Inmates with county sentences for burglary, theft, DUI and the like are now serving 90% of their terms, whereas men had been serving 20% and women serving 10%. Those convicted of more serious offenses such as child molestation or assault with a deadly weapon are now serving 100% of their terms, compared with 40% previously.
About 3,000 inmates are serving the longer county sentences; most of those serving state sentences are not affected.
The smaller jail population has allowed sheriff’s officials to complete overdue repairs and has freed up more space for educational programs, Cmdr. Jody Sharp said.
Dist. Atty. Jackie Lacey praised the news that serious offenders in Los Angeles County are now serving most of their terms, calling it “a positive and welcome effect” that could help her office strike better plea deals.
“Every defendant asks the following question: ‘When can I get out?’ ” Lacey said. “If the ‘when can I get out’ is far in the future, it could impact if they plead guilty early or if they demand a trial.”
Lacey emphasized that keeping a close eye on crime and recidivism rates will be key to understanding the full impact of the new law.
In Orange County, the inmate count has dropped nearly 22% since Proposition 47 took effect after the election, allowing sheriff’s officials to close a section of the James A. Musick jail. Previously, there were no extra beds for new arrivals on the long weekends when court was not in session.
“Now, we’ve got the luxury of not waiting on pins and needles — now we have some space,” said Lt. Jeff Hallock, a department spokesman.
San Diego County’s inmate population has dropped nearly 16% to 4,874, said Cmdr. John Ingrassia, along with a 16% decrease in the number of inmates booked into the jails between October and December.
Although Proposition 47 is a major factor, Ingrassia said seasonal crime fluctuations also contributed to the change and Hallock pointed to the county’s expansion of alternative sentencing programs.
In Riverside County, the jails were running at capacity before Proposition 47, and they still are, said Chief Deputy Scot Collins.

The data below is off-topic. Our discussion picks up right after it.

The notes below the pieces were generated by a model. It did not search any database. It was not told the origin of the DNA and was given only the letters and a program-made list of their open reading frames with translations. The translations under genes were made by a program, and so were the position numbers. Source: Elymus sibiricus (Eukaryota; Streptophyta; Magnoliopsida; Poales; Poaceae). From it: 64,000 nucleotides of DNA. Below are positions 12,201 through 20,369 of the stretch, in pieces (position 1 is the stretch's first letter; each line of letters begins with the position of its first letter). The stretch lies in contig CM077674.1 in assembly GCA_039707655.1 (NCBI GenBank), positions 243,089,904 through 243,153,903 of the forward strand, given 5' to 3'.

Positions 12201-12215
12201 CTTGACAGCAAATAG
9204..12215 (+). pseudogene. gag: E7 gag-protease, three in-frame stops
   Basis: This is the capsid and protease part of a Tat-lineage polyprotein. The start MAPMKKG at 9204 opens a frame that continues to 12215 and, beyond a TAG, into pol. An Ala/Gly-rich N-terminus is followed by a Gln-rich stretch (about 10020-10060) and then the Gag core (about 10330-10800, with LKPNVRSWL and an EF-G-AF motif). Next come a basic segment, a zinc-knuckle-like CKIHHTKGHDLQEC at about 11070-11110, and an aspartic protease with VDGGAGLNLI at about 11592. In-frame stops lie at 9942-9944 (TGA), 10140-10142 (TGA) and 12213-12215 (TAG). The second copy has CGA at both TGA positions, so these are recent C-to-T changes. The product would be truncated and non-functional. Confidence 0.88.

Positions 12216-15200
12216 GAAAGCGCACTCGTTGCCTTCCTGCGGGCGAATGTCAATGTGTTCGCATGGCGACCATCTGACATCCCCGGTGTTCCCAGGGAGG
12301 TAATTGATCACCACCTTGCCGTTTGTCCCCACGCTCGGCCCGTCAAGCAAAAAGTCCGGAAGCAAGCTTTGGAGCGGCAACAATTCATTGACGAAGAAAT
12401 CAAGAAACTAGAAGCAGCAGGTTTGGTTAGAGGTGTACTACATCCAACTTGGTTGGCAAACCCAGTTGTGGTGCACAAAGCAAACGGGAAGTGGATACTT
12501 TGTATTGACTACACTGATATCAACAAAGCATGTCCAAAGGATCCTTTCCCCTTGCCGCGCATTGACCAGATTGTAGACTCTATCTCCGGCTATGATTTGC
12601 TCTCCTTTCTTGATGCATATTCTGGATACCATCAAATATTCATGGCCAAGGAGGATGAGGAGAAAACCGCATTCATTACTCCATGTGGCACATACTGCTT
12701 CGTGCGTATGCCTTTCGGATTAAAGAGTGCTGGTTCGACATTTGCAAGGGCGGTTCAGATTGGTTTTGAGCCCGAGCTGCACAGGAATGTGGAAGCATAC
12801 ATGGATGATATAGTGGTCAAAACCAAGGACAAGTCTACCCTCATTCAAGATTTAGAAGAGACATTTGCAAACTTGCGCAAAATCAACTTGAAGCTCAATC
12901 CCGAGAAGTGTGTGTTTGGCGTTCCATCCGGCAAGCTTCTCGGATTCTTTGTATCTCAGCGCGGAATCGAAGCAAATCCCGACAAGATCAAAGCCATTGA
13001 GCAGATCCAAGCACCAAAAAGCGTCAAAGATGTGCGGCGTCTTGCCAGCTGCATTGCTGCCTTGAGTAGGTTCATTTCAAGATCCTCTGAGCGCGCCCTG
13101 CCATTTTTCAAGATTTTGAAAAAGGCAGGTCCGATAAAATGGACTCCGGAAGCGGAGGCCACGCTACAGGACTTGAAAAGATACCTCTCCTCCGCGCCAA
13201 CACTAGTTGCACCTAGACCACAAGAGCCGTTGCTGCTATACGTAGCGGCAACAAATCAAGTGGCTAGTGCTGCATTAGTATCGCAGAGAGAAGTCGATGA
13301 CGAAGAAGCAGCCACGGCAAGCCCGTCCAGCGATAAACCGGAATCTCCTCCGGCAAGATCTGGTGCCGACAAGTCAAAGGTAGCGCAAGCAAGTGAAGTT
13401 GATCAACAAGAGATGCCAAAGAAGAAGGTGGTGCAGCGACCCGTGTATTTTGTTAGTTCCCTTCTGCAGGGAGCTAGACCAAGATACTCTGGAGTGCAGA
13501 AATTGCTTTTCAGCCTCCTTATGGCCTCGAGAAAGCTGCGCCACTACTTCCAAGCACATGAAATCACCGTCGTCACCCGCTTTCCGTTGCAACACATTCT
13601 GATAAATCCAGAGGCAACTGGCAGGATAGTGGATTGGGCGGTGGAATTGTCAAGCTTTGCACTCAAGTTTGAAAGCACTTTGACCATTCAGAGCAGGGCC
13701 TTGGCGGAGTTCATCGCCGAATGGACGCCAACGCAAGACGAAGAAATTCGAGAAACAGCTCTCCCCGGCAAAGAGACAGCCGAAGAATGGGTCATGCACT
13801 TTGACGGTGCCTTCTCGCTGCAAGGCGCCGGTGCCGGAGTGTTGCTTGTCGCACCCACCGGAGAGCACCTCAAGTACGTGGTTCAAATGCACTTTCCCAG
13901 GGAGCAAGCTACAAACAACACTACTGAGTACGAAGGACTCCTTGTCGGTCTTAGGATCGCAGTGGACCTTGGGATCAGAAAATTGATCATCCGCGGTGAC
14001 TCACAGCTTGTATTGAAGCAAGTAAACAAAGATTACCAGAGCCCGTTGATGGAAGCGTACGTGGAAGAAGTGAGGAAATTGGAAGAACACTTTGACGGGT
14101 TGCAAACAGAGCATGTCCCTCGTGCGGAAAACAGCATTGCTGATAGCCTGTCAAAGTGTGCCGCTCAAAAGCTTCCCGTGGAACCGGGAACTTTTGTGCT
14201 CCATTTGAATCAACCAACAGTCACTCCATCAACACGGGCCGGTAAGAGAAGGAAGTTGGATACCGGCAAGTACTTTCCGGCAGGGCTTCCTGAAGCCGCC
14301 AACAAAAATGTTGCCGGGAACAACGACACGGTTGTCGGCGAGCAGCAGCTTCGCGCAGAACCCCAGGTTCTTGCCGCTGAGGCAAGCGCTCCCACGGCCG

Supervisors at the Los Angeles County Sheriff’s Department would like to see their arrest figures return to previous levels. They have instructed deputies to treat drug offenders the same as before — particularly because drugs are the driving force behind many other crimes.
“These offenses are still against the law, and we expect deputies to take the appropriate action when they encounter these offenses.” Assistant Sheriff Michael Rothans said.
The changes in jail population are likely to reignite a debate on the county Board of Supervisors over the size of a replacement for the Men’s Central Jail. The supervisors voted in May to move forward with a $2-billion plan that includes tearing down the dilapidated downtown jail and replacing it with a new two-tower, 4,860-bed facility geared largely toward inmates with mental health issues.
Given the population drop, Peter Eliasberg, legal director of the ACLU of Southern California, said he supports an overhaul of the jail system but believes that fewer beds are needed.
“We could have a temple to empty jail beds in L.A. if the county doesn’t change course,” he said.
Supervisors Hilda Solis and Sheila Kuehl, who joined the board after November’s election, have expressed reservations about the size of the jail, as has Supervisor Mark Ridley-Thomas. On Tuesday, Kuehl said she was less concerned with how long inmates serve than whether they get the mental health and substance abuse treatment they might need.
“Early release never bothered me,” she said, “because nobody had shown me that serving a full sentence would make people more fit to reenter society.”